Warren v. United States/Dissent Frankfurter
|Warren v. United States by
United States Supreme Court
WARREN v. UNITED STATES
Argued: Jan. 2, 1951. --- Decided: Feb 26, 1951
Mr. Justice FRANKFURTER, dissenting.
We brought this case here because it involved construction of the Shipowners' Liability Convention, 54 Stat. 1693. As to that, I agree with the Court that the Convention does not afford any basis for libellant's claim. Assuming that Article 2 of the Convention is self-executing, a matter which I do not now have to decide, the exceptions permitted by paragraph 2 of that Article are operative by virtue of the general maritime law. But I am unable to agree that we should reverse the Court of Appeals on its application of the proper standard to the facts.
The District Judge gave this description of what happened:
'Libellant was a messman aboard the S. S. 'Anna Howard Shaw.' On October 30, 1944, while the vessel was in the Bay of Naples, Italy, libellant left on shore leave. In company with the ship's carpenter and another messman, he went sightseeing. They came to the waterfront town of Bagnoli (referred to by libellant as Magnolia). The group stopped at various stores and at one such place they bought a small bottle of wine which they divided among them. About three miles down the shore from where they had landed from a motor lifeboat, they stopped at a dance hall and stayed an hour and a half or so. Libellant says he was dancing most of the time, and drank only one additional glass of wine.
'After a time libellant entered another room and approached a large window over-looking the sea, and he says the sight of the waves breaking upon the rocks some thirty-five feet below intrigued him. The French doors of this window extended to the level of the floor and he observed a sort of wholly unprotected ledge or balcony, which extended out from the building some two and a half or three feet. There was no railing of any sort and the slightest misstep or unsteadiness was almost sure to precipitate libellant. In any event, it was a perilous undertaking to go out upon this balcony and one even more perilous to lean over the edge to get a better view of the rocks and waves immediately below. But this is what libellant did. When he came to a position where the toes of his shoes were six inches from the edge, he leaned over, at the same time taking hold of a rod about one-half inch in circumference, which was apparently affixed to the building to his right. He merely took a casual glance at this rod and makes no claim to have done more. It looked like a 'lightning arrester or something of that type.' Whether the fastenings such as they were had been weakened by bombs and shell fire, which had otherwise marked the buildings in the vicinity to some extent, does not appear. Nor does the testimony disclose the purpose which this rod served. As he grasped it, and leaned over the edge, the rod came off and libellant lost his balance and fell. A similar ledge or balcony on one of the windows below broke his fall or he would have sustained injuries far more serious than a broken leg. This fall and its consequences are the basis for his suit for maintenance and cure.' D.C., 75 F.Supp. 210, 213.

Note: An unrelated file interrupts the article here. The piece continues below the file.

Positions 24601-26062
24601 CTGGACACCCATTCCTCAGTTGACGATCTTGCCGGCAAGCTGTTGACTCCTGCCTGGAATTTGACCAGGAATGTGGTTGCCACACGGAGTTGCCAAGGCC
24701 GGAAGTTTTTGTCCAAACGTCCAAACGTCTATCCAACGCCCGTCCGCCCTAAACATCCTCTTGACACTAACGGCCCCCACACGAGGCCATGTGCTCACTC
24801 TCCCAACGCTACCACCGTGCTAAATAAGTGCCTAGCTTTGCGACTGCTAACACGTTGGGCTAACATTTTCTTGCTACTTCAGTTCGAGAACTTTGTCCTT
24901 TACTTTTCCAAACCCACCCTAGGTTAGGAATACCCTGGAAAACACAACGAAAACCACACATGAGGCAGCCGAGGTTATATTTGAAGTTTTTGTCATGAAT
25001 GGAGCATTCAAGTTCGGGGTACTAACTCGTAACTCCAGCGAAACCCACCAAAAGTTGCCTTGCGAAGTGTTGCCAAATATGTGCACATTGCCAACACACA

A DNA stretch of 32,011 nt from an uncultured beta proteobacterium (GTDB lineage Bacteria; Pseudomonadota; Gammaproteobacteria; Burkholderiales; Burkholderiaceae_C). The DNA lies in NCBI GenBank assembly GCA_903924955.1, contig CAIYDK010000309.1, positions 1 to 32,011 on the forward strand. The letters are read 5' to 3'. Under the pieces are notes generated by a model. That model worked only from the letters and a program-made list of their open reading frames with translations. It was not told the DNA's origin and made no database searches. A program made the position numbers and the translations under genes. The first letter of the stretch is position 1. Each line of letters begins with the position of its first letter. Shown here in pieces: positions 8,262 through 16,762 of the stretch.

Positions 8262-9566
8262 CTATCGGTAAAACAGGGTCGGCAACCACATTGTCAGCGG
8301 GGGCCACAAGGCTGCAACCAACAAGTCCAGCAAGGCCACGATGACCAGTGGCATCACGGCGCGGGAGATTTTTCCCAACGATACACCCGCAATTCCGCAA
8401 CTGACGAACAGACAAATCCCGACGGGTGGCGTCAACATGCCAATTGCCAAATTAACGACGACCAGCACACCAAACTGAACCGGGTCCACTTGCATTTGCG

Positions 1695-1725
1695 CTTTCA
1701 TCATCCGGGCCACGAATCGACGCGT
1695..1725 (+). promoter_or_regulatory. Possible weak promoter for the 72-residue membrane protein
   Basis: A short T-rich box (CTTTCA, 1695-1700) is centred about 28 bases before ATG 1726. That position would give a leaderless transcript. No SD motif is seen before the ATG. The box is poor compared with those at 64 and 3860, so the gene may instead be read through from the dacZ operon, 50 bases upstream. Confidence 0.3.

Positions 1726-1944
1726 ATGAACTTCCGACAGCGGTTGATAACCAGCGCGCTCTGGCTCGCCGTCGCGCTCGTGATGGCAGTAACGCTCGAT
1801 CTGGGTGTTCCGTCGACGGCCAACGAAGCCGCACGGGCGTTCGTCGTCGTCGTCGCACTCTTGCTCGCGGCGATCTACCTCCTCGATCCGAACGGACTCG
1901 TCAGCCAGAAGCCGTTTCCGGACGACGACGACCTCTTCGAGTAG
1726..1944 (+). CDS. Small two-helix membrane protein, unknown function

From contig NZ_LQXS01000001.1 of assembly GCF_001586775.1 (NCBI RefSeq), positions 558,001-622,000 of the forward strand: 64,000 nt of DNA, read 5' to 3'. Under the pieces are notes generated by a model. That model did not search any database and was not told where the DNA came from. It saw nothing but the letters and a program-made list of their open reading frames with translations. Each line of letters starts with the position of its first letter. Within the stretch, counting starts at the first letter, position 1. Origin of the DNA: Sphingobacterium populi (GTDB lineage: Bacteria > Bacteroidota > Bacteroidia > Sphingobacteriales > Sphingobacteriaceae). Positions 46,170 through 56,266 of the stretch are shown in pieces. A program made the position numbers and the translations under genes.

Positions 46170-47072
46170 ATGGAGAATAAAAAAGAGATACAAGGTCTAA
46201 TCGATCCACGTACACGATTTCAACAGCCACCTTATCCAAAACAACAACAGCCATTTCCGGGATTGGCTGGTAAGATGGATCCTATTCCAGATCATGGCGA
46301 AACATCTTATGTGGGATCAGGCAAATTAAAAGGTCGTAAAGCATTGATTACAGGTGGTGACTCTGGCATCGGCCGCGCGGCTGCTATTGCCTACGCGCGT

The District Judge concluded that libellant had not acted 'in reckless disregard of safety'. 75 F.Supp. at page 216. The Court of Appeals for the Second Circuit unanimously reversed. It thought that 'In the case at bar, the risk of serious injury or even death if the seaman should fall over the cliff, was obvious; and the requisite degree of care correspondingly higher. In the face of evident danger, the care which Warren took was very slight-a mere casual glance at the rod which he thought to ba a 'lightning arrester or something of that type.' We think that a man who acts as he did under circumstances of danger does not show even a minimal degree of regard for the consequences of his act. Unless his ship is to be an insurer of his safety, he cannot recover against her.' 179 F.2d 919, 922.
I do not think the judgment of the Court of Appeals that the libellant's conduct was a 'deliberate act of indiscretion', Aguilar v. Standard Oil Co., 318 U.S. 724, 731, 63 S.Ct. 930, 934, 87 L.Ed. 1107, should be disturbed.